“Even the dead tell stories…”  And they’re probably better than this one.  This book was so bad that I am now in a reading slump for the first time in two and a half years.  In the last three days, I have started, and then put down, seven different books.  The only book I’m able to read is The Restauraunt at the End of the Universe, which is a great book, but I’m not going to review it, and I don’t want to fall behind in my posting.  

Before I really get into the review, you should know that one of my big complaints about this book is that it’s religious.  I am not religious.  I’m not sure if I’m going to end up accidentally being offensive to someone who is, so if you happen to be religious, maybe just skip reading this review.  I lost two followers after I posted my Zombies VS. Unicorns review, and I’m pretty sure it was because of my possibly offensive joke about “killer unicorn Jesus” (it makes more sense in context), so obviously this has been a problem in the past.  I have nothing against people who are religious, unless their religion makes them homophobic, sexist, or racist.  I’m never trying to be offensive, I just write what I think, or write things that make me laugh.  Sometimes the things that make me laugh are jokes about killer unicorn Jesus, and I still think that’s great.  Anyway, this is just a warning, or possibly an apology in advance, because I may end up being offensive, and if you are easily offended and religious you really should not read this review.  

Now I will actually get into the review.  

I can’t stand thrillers that end up being religious.  This is the third book I’ve read in the last two years that was supposed to be creepy and ended up being about Jesus.  You never see a religious contemporary novel that seems like a normal religious contemporary and then ends with a group of proudly gay dinosaurs befriending the protagonist and teaching them about evolution!  Even though, now that I say that, I really want to read that book.  If anyone reading this wants to write it, please do.  I need it.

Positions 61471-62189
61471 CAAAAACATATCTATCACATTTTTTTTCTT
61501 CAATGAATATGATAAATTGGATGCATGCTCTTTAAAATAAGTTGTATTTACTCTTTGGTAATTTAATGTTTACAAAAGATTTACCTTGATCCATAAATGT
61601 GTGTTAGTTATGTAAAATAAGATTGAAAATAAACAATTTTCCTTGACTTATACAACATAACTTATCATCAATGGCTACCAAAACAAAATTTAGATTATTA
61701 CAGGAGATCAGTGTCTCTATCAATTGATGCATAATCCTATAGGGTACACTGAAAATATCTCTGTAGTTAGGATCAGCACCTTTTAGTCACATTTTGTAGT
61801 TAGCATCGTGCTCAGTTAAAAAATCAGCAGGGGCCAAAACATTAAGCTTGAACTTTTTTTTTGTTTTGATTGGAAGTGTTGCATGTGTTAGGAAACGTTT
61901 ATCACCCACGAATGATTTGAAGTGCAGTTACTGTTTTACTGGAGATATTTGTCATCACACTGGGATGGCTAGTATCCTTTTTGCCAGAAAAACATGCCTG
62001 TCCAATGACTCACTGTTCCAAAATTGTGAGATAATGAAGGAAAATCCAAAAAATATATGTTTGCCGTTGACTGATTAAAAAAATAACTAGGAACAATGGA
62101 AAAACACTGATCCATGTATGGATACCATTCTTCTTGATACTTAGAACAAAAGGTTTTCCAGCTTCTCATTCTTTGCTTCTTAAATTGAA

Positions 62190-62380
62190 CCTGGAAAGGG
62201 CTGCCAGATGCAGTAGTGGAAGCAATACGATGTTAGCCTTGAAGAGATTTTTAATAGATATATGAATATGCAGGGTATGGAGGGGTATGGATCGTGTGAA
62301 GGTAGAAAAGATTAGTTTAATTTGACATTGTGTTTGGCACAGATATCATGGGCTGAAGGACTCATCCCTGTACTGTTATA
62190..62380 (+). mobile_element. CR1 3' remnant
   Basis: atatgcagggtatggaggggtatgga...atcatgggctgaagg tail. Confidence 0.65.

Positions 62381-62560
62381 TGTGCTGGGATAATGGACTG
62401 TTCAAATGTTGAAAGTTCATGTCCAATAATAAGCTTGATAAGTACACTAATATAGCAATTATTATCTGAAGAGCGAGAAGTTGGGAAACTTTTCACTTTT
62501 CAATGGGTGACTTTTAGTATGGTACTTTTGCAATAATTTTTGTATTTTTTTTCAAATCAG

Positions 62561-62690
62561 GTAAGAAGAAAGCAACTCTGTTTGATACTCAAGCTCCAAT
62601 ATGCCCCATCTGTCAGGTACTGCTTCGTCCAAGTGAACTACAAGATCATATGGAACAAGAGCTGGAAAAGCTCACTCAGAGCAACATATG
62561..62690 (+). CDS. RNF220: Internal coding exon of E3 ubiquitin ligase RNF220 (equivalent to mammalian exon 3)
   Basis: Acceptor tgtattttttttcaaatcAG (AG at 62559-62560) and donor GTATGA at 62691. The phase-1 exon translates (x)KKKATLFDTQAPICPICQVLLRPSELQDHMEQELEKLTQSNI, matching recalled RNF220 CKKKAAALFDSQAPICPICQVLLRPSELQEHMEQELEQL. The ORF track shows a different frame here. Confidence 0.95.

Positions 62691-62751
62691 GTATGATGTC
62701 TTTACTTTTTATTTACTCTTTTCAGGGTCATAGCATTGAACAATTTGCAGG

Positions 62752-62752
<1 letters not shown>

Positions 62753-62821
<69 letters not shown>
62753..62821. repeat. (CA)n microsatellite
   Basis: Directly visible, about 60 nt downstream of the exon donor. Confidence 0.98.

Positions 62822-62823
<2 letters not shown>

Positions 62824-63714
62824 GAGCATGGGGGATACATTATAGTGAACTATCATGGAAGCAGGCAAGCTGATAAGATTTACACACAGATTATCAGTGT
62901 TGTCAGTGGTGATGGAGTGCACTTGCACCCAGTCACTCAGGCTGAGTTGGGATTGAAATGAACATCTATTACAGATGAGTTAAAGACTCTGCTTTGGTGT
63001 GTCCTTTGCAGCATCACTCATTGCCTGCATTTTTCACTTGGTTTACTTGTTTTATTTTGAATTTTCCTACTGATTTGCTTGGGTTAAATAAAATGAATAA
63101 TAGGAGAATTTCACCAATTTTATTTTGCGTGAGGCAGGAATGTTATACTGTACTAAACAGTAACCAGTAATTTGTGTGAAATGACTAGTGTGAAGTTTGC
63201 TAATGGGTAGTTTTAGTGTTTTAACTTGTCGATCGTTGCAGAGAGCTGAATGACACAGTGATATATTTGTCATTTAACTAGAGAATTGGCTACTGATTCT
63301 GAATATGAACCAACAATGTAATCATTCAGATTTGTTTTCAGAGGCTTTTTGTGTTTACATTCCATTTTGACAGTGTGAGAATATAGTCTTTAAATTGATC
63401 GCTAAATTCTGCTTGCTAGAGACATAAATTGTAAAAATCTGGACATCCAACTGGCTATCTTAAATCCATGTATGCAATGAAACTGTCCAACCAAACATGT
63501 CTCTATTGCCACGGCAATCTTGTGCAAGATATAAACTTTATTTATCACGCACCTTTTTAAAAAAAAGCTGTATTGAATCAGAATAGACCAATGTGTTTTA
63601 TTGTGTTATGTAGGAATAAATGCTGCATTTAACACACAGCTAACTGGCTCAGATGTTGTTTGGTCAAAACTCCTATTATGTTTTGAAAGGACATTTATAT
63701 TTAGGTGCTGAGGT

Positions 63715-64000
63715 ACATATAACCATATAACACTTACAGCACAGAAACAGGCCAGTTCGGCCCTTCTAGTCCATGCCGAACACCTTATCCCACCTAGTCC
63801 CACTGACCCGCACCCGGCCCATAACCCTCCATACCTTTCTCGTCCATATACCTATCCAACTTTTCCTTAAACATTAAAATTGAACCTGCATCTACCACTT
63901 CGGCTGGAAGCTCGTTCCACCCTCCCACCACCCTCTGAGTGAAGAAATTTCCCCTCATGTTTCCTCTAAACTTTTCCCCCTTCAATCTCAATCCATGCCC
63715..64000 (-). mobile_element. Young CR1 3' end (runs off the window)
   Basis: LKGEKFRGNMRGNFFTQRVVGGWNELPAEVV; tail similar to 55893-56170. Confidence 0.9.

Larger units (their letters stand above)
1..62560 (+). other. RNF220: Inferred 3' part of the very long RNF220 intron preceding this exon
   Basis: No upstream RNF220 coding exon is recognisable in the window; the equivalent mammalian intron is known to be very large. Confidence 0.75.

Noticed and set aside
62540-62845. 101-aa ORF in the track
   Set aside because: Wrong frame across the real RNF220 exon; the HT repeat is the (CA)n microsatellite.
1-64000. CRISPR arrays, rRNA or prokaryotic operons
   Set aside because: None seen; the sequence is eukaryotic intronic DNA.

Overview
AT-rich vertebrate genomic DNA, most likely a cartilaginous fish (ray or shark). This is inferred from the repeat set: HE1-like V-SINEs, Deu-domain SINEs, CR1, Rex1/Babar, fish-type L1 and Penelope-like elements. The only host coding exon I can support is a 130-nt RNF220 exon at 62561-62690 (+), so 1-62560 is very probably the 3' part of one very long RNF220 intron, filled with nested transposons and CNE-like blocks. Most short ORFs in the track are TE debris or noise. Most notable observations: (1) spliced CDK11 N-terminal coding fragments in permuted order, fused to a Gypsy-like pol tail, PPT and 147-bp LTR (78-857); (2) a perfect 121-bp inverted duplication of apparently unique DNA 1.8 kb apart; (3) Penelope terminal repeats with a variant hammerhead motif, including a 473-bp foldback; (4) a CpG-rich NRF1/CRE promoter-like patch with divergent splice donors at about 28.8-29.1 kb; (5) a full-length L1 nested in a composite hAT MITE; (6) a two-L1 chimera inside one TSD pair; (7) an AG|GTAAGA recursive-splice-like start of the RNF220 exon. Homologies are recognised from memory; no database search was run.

I’m sure there are some times when religion in a horror story or video game makes sense.  In the Outlast games there’s some religion, and it’s fine.  I don’t even know how there would be any plot in the second Outlast game if there wasn’t religion.  I would make some kind of comment on the first game but I don’t remember it that well, so I don’t want to say something that may end up being wrong.  But, in these games, it’s entirely necessary to have religion, and it’s not forcing the religion on you.  In the religious horror I’ve read, it feels more like it’s forcing the religion on you to get another convert than to add to the plot.  If the author is religious that’s fine.  I don’t care.  I just don’t get why they feel the need to ruin a perfectly good thriller by making it be a “meaningful” lesson about God.  I put the word “meaningful” in quotes because, even though the author may see it as a meaningful lesson, I do not.  Why ruin a book that could actually be scary?  They make these books seem like thrillers, when in reality they feel like the opposite.  This is false advertising.  I would not choose to spend my money on a book like this, and yet I’ve owned three of them.  If they had been advertised as what they actually are, thrillers for Jesus, I never would have bought them and I would have been able to spend my money on something I would have enjoyed much more.